All of a sudden Lynne is talking louder, her body is animated, she’s leaning toward the walkway and pointing. There is a new-old energy emanating. She’s shining, flashy, magnetized. I look to where she is pointing towards a pack of thirty something guys: fit, good looking, hard bodied, brown skinned, en forme, and yes, super hot. She is saying words and I am hearing excitement, attraction, flirtation. She’s being randy! We love it. I tease her, you think those guys are hot don’t you, and she laughs loudly and nods her head in agreement, “Oh yes!” and I say, they do look pretty strong and big and we joke around about her taste in ‘big guys’. More pass by and she points them out as well. LynnR notices she likes being around these younger people, and Lynne agrees. As we get up and walk toward the car, we pass near the band. Lynne is swaying a bit and humming the music. She is now walking much faster and with a surer footing than before. The caffeine and sugar are kicking in. We pass over the field where the dogs play, chasing balls and each other across the long expanse of grass. We pass by an area with swings and Lynne points interestedly, and I hear “Swings, love that, fun.” When I ask if she wants to go swing she says “why not” playfully and so we do. They have these fancy swings made of synthetic shells that have full bucket seats and a safety bar. Lynne was able to sit down into that with both of us encouraging and helping and then LynnR pushed her from behind Lynne swinging back and forth with her long legs never leaving the ground but her body getting the feeling of the wave motion and her legs got exercise as they bent and rose with the swing. She loved it. After a while we walked back to the car and this time, when LynnR opened the door and started to help position Lynne, she was able to just spin on her feet and tuck in like a pro and sit down with very little assistance.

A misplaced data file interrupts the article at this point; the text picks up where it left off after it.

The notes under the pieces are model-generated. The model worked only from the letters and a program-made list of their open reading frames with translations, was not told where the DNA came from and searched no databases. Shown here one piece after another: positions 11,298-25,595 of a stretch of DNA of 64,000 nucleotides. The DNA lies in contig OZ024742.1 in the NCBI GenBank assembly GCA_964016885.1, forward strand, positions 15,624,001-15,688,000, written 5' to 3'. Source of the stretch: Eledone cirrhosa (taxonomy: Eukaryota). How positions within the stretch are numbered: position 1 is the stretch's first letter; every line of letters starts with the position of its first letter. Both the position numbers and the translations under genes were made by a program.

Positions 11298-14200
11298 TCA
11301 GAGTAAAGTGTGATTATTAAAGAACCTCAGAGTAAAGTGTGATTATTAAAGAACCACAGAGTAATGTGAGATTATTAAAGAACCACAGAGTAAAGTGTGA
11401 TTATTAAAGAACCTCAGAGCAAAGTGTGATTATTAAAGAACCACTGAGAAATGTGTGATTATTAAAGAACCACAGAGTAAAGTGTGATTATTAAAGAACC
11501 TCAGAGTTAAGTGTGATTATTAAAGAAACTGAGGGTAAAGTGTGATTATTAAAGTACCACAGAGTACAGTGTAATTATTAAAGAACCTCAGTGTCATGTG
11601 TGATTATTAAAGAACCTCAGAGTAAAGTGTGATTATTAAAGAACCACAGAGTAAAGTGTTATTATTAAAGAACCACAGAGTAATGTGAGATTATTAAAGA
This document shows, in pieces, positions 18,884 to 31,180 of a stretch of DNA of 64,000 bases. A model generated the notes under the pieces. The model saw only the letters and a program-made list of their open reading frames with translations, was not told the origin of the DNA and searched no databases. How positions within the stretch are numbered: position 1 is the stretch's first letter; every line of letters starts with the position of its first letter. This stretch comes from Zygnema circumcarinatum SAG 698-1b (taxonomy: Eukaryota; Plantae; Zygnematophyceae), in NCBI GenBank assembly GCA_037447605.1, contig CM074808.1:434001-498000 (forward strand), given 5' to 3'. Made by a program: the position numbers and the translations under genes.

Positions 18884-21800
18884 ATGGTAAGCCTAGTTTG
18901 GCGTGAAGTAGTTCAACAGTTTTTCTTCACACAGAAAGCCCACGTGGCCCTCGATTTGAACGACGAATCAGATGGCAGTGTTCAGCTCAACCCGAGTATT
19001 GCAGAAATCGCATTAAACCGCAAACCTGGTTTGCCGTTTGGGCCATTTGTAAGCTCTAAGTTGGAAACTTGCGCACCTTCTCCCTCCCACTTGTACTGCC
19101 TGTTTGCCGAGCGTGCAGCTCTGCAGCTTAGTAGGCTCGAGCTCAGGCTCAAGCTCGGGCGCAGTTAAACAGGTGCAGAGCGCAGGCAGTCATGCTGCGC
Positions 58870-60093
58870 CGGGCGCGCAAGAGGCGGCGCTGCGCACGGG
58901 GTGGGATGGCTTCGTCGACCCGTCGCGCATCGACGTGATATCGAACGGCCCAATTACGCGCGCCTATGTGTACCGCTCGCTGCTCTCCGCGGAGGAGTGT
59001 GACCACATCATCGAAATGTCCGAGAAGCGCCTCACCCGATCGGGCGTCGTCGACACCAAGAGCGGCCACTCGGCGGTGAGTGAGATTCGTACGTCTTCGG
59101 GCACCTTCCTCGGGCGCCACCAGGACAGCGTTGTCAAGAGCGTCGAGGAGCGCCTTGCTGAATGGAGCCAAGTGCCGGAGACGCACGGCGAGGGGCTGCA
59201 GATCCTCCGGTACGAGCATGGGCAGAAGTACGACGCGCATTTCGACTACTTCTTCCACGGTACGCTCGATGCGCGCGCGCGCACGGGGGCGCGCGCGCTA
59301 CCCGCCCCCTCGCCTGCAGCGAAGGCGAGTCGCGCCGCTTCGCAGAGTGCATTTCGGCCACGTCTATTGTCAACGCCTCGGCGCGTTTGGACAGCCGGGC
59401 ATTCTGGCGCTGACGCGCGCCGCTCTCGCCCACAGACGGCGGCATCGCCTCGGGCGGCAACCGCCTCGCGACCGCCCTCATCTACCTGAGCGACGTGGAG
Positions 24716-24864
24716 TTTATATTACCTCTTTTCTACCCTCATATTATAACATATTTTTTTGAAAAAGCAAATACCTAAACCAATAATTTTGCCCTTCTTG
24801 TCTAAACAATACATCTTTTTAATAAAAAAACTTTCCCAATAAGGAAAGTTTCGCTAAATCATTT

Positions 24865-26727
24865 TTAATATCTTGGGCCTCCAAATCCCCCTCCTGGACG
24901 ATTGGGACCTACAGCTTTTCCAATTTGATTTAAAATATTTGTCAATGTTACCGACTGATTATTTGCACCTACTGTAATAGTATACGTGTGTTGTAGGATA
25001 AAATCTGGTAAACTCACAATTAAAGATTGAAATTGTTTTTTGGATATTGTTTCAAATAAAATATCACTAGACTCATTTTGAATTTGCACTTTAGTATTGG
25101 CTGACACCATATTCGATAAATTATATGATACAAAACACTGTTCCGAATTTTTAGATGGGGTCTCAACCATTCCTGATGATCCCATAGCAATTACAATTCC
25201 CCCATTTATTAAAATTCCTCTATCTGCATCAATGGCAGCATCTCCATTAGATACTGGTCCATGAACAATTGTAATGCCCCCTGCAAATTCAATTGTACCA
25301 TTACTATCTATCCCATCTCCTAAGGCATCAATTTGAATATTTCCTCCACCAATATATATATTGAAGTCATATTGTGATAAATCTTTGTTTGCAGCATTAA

After I dropped LynnR and Lynne back at her care home, I took a moment to resonate with how good it is to be with my friend Lynne and have the support and partnership of LynnR for these Sunday visits. And of feeling grateful for Lynne’s family and our whole friend network all who help in whatever ways they can. Then I called Jim to check in. I sent him a couple of photos from our outing. He answered and he updated me on his earlier time that day with Lynne. It was a hard morning. But as always he’s using what he sees to collect data, to see gaps and triggers in her care, to ideate solutions, ask for help, and to educate and communicate with the staff. He sounds a little tired and I know how hard he works to keep Lynne’s circumstances as good as possible while keeping her safe and well resourced. I’m glad to call him and share the fun and engagement we’ve had w/ our girlfriend outgoing today.
I told him about all the things we did –except the swings, I forgot the swings part, so that’s a fun surprise for him now! I reported back on how she continues to be more verbal now that they’ve changed up her meds based on Jim’s direction working with Lynne’s doctors. And I’m realizing that even when I don’t make sense of her words, that she knows that I’m listening and maybe that’s all she needs at that moment. And at times when her words suggest, and direct us, we can pay attention to all the additional communications signals through energy, touch, posture and presence in addition to words. It’s a reminder to meet her where she is. And to keep trying, even when she seems to be losing capability, because if we get discouraged and stop trying, then she slides that much faster.
And since she is enjoying the experience, she is getting challenges and practice and it helps her stay connected and to feel involved and to be in the world living as a member of the whole community. Which is how she always was and wanted to be. She of course will continue to progress in her condition but in the meantime we can still give her the dignity and joy of being in the world as she would have been otherwise. We get as much out of these visit as Lynne does, and it’s this sweet time together that provides the honey to go with the bitter of this situation. Making memories and enjoying the fullness of life and friendship together–that’s what these Sunday girlfriend outings are all about!